LIFES RICH PENALTY
So, I have this philosophy in life, and you’re going to have to trust that I haven’t made it up in the last 36 hours. I adapted it from my friend Keith Anderson, a passionate expat Liverpool fan based in Woodstock, who posited it to me years ago as a sports analogy. I use it when people say, “If only…” As in, “If only I had made/had not made this decision when I was 21, my life would have been better.” Different, yes, but better? You can’t prove a hypothetical.
Similarly, as a biographer, I have frequently heard older people say “Everything was lined up for (greater) success, but then unexpectedly this happened (or did not happen) and our opportunity was lost. It changed everything.” Changed, yes? But for the worse? The evidence simply does not exist. Life took a different path, and that was that.
Let’s call it Lifes Rich Penalty. How often have you heard someone say: “If the ref had only given that obvious penalty/decision in the last minute, when the game was tied, our team would have won” (and with it, won a Cup, won the League, avoided relegation, or just, for argument’s sake pertaining to this past Saturday at Selhurst Park, got two more points and come off the bottom of the table)?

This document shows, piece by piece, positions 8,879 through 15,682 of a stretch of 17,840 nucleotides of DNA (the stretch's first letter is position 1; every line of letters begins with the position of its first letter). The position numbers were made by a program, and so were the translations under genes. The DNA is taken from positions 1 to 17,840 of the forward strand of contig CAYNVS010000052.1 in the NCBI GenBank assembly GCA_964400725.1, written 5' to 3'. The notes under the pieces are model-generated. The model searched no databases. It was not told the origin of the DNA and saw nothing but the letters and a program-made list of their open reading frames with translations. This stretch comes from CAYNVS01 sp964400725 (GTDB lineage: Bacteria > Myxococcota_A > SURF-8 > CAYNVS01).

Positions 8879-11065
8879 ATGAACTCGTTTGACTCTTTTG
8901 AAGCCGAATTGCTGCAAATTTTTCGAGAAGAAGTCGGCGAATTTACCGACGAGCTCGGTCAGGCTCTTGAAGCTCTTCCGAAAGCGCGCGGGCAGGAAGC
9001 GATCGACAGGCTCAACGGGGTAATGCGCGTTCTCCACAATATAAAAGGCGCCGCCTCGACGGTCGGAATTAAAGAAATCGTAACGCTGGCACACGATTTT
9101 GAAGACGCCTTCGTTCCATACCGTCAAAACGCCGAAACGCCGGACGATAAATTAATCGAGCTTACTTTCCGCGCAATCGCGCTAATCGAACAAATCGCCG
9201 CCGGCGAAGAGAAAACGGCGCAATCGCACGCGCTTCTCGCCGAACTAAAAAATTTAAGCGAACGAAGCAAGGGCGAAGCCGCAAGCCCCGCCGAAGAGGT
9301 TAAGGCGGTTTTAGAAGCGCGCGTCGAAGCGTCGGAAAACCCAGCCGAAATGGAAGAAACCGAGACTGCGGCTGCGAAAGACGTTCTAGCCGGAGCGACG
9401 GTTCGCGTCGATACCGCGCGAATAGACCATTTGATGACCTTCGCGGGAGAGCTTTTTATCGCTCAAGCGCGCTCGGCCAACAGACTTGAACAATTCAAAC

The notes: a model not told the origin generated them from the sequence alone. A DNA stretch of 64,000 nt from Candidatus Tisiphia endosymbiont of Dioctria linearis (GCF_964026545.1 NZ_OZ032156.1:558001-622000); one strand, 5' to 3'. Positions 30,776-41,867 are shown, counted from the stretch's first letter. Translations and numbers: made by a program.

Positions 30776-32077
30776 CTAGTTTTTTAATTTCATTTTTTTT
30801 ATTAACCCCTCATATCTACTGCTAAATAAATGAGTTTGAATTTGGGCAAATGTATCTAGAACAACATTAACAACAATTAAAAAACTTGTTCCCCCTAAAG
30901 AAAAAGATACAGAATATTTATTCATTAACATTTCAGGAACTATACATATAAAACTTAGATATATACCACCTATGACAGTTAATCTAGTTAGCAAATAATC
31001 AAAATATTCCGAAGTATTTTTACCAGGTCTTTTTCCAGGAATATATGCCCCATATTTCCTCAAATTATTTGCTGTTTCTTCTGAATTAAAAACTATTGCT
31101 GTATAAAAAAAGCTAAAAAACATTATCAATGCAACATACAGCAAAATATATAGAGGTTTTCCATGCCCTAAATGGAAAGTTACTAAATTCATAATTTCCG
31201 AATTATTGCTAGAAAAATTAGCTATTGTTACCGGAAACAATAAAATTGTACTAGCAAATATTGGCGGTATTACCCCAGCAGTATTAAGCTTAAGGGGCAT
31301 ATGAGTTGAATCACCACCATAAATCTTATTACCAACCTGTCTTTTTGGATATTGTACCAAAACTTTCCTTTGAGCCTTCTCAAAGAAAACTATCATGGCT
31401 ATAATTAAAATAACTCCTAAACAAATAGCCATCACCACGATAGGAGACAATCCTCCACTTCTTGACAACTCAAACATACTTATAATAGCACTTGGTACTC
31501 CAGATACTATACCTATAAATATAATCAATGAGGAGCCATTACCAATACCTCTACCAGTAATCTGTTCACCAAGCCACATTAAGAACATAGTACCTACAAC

My response has always been: “And how do you know your team would have scored/converted the penalty?” Saturday’s last-minute incident at Selhurst Park – which has most Crystal Palace fans, quite rightly, more angry with a player than they have ever been – only proves this improvable. Decisions in life – make-or-break decisions – can go in your favo(u)r. And you can still blow them.
So, don’t say “If only…” about your life, because it’s a cop out. Deal with the here and now. Take responsibility for your decisions. Learn from your mistakes. And blame the life referee all you want when things don’t go your way – but be prepared to accept it’s still up to you to convert the chance when they do.
And yes, I’m talking about myself here as much as anyone else. Peace.